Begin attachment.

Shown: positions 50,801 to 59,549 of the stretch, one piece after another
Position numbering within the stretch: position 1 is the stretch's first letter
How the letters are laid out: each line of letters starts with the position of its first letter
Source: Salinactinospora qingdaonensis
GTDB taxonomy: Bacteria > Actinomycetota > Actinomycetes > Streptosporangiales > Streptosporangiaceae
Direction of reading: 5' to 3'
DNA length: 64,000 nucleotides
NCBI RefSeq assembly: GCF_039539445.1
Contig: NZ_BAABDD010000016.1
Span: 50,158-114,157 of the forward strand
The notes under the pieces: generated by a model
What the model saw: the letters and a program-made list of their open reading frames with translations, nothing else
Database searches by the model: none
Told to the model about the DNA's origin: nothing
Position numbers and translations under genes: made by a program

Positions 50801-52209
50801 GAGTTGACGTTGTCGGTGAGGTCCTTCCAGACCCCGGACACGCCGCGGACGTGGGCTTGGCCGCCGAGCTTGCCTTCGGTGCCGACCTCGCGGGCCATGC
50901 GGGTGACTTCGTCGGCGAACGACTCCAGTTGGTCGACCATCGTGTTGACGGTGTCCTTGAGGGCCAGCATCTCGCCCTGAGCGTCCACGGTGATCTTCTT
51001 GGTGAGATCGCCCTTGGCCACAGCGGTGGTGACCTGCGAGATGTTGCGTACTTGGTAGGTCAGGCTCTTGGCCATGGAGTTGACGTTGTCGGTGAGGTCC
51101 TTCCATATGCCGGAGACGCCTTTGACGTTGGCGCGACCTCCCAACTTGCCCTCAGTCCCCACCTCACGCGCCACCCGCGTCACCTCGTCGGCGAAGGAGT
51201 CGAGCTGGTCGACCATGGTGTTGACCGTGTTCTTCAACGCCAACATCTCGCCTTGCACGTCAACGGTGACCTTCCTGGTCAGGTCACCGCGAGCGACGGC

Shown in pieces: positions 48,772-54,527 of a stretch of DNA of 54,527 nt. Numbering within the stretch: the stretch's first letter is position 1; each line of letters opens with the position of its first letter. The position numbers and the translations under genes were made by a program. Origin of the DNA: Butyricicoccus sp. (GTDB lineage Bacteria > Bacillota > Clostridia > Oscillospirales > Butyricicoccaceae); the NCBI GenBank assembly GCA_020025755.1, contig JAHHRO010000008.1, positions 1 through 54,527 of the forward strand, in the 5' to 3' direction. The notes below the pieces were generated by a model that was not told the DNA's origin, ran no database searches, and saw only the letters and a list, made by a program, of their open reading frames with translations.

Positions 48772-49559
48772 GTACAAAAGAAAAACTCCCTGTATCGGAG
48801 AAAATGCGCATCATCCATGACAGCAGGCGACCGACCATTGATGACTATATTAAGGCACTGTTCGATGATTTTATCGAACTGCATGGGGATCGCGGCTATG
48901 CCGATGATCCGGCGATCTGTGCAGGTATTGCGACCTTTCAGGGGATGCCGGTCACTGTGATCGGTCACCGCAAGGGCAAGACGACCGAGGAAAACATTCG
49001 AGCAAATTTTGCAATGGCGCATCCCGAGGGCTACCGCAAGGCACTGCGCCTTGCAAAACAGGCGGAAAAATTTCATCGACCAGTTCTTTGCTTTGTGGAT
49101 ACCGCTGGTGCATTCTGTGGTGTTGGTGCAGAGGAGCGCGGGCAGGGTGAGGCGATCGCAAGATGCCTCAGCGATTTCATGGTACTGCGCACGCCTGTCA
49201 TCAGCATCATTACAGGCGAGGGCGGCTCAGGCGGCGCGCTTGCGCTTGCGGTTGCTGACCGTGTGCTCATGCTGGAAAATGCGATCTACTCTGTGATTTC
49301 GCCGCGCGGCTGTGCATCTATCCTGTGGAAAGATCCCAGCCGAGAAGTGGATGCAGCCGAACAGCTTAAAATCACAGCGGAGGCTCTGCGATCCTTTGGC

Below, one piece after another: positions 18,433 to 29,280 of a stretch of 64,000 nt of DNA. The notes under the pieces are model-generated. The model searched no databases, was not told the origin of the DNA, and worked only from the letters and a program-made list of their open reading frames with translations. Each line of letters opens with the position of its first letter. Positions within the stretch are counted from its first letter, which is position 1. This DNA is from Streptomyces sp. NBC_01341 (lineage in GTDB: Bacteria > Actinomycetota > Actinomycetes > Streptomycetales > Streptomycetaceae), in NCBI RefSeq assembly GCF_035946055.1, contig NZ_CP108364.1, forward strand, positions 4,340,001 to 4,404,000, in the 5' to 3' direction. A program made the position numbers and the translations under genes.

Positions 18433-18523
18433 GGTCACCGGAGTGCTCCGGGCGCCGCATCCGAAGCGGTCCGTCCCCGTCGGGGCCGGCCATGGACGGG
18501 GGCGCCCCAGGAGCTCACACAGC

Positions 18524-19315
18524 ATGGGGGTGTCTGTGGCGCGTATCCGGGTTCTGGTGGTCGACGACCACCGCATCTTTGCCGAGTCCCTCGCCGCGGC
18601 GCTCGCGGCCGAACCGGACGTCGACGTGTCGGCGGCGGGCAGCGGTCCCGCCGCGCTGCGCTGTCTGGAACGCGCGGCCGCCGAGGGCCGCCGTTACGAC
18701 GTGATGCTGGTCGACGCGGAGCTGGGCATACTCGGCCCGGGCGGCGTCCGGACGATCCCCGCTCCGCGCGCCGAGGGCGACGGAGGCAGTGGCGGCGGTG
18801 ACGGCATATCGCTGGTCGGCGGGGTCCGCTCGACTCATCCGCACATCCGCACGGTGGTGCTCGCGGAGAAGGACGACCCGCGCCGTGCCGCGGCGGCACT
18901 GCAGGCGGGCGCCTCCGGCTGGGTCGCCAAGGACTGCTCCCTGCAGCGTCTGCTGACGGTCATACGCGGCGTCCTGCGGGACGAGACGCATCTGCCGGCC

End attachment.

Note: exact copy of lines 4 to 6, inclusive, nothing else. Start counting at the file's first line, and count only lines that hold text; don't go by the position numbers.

Source: Salinactinospora qingdaonensis
GTDB taxonomy: Bacteria > Actinomycetota > Actinomycetes > Streptosporangiales > Streptosporangiaceae
Direction of reading: 5' to 3'